Social Media, Social Development and WTF Moments

It is Sunday. It is late on Sunday. It is the cusp of ten PM. Rated Next ended today, Tujuane was on in Kenya, some football was played somewhere and mobile data is being a trick on both Orange and MTN.

Then this tweet comes in:

@bazanye Your thoughts on social media as a tool for development in East Africa?

That is what is wrong with Twitter. They let just about anybody in.

For those in the back of the class asking what the problem is, the problem is someone wants to have a discussion on twitter about “social media as a tool for development in East Africa” ON SUNDAY AT TEN PM!

That’s like walking into Legends when people are discussing how much sexier Alex Ferguson is than that frumpy Arsene Wenger and piping up, “By the way, isn’t there going to be a resurgence of communism worldwide in the wake of the Global Financial Crisis better known as the Credit Crunch? Huh? What do you guys think?”

Ferguson has kind eyes but Wenger looks like he gropes strangers on the train. That’s what we think. And the moobs, Fergies are bigger and volume counts.

Now, I could start by explaining how twitter works, because we can no longer assume everybody knows. On twitter you broadcast 140-word statements (epithets, epigrams, profanities, screeds, expressions of megalomania, cries for help, unhindered absurdities etc) to as many people as can bother to sign on to read your crap. Kind of like facebook but with greater narcissicim.

And those are the first of my thoughts on social media as a tool for development: to whit, don’t use social media on a Sunday at ten to discuss development.

Here are some others:

Loathing: I hate the term “Social Media”. It reeks of bombast and hollow pride. It is conceited and self-important. It is a varnished cowpat of a term. It is as shallow as an advertising slogan—those things which pretend the mundane is spectacular in the hopes that it will become so as long as we all believe it.

“Social Media” sounds like it can be a tool for developing parts of continents, but “Twitter” and “Facebook” sound like just what they are: a technological amplification of those slabs of marble on toilet walls where we would scribble our graffiti in private and leave our nonsense there for whoever would end up seeing it. Now, a lot of toilet graffiti is stupid and inane. Some of it is quite funny. Some of it is useful information about where to get drugs or prostitutes. Some of it is even actually intelligent and clever and thought-provoking. But when you see that you wonder why it’s on a toilet wall. You can’t help but think it would serve its purpose better in a more serious forum.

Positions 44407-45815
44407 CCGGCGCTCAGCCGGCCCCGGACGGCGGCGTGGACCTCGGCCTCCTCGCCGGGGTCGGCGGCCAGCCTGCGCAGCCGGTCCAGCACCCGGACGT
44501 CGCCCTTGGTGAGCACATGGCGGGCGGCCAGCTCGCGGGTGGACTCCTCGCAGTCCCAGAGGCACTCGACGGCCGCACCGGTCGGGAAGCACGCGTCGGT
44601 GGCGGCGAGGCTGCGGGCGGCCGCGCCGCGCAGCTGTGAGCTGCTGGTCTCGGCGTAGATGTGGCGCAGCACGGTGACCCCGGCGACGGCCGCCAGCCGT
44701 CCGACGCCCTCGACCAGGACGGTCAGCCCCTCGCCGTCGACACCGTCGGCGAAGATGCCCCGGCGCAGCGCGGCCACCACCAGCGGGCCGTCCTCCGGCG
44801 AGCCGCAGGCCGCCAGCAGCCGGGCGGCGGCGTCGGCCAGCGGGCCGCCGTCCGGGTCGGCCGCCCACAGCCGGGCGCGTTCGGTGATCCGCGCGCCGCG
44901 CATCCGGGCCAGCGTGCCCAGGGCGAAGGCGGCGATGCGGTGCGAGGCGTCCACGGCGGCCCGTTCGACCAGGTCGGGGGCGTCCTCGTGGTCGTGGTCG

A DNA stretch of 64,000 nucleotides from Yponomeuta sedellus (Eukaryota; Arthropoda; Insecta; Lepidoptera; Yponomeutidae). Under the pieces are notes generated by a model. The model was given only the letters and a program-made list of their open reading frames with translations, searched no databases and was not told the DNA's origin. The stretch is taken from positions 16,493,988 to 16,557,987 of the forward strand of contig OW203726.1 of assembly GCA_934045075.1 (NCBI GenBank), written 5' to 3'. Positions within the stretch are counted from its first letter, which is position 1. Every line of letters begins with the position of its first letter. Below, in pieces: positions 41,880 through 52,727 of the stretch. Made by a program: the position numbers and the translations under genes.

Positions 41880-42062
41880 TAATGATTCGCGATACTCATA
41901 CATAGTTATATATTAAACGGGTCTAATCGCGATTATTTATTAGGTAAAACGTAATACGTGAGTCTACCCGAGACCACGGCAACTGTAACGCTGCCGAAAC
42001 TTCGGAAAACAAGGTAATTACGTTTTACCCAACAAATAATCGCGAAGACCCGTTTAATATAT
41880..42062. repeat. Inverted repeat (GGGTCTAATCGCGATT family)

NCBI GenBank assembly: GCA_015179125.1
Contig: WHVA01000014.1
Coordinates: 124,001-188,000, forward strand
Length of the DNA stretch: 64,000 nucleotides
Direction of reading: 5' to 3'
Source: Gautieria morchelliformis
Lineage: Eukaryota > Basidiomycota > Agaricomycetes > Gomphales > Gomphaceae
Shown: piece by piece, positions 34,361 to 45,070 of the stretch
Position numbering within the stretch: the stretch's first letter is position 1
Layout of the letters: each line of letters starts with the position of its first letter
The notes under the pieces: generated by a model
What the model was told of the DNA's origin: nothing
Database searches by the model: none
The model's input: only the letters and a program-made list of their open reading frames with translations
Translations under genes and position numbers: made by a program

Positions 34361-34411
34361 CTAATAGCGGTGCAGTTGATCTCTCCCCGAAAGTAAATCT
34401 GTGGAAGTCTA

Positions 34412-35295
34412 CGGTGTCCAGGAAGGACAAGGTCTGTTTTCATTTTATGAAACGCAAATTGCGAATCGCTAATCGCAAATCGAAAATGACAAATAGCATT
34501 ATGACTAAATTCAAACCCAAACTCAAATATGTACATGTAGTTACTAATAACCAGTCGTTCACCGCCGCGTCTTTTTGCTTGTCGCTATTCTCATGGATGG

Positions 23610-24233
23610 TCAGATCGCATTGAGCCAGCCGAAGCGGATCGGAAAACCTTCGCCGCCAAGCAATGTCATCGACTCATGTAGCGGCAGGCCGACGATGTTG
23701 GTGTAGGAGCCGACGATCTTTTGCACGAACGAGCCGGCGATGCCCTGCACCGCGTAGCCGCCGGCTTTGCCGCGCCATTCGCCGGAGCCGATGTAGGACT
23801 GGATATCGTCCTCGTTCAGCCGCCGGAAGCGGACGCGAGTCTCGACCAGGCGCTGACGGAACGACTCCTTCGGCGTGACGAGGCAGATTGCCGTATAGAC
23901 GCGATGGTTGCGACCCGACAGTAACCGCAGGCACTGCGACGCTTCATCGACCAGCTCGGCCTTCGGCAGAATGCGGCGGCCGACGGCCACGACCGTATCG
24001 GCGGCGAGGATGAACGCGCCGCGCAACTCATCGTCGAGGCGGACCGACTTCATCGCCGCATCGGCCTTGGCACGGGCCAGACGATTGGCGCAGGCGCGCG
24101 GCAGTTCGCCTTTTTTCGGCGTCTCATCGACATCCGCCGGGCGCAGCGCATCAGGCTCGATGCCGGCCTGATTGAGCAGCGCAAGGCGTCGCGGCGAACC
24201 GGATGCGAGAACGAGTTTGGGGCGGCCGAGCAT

That’s what I think when I see a tweet about serious intarekcho things on twitter. They should lead you somewhere else. Let the link take you to a real newspaper where they can give you actual real information, where they have the volume to carry a substantial amount of data. Not 140 words which will scroll down off the screen in half an hour, pushed down by people talking about skinny Jeans and bad dates.

Besides, that discussion can NOT stay on twitter, NO. That is the second worst thing that can happen to a discussion on an important issue. The worst is that it goes to facebook. Facebook? Whoooooo… Lord. Facebook. Mercy save us.

Zombies: Facebook is where the idea that free speech and open discussion are a great way to gain and share information goes to be murdered dead so it can be zombified and lumber around grossing people out and trying to eat their brains.

Because of facebook I can’t decide what to believe about the official poverty rate statistics on Uganda from the government and World Bank. One bunch of people say they are understated, and that poverty in Uganda  actually soars higher and higher every single day. What happened, they say, is that the Government of Uganda somehow managed to bribe the World Bank into falsifying the results of its studies so that Museveni comes out looking good. Yes, the World Bank, IMF, UN, all dem niggas work for Museveni cos he’s a bawse like that.

On the other hand I have also heard that those figures are overstated, and that there is no (she actually said NO) abject poverty in Uganda. NGOs and Aid organisations just want to justify their budgets so they can keep on buying Land Cruisers.

For Real That’s What They Say: These are the kinds of opinions which will deluge any discussion you try to have on facebook about development stuff. Makeshituppers and pseudointellectuals and showoffs who would rather spew than read thrive and fun amock on FB. And don’t think that introducing actual facts into the discussion will help. Facts are like fairies on facebook. Nobody believes in them. No, FB believes in a set of dogmas that are unasailable and anything that even looks sideways at these is instantly shot down as a lie. Everything is painted in broad monochrome, black and white. Good and Bad. The West is ALWAYS evil. Africa is ALWAYS the good guy. No subtlety, no grey areas, only thorough and uncompromisable moral absolutes. Good or Bad. Ignorance and the most stubborn refusal to even consider that maybe we should look something up on a researcher’s website and confirm.

Soon you realize that development is better made elsewhere, by people who know what they are talking about, or at least want to learn. Let the narrow-minded have their “social media” to keep them out of the way of the real development.

Those are my thoughts. Thank you for listening.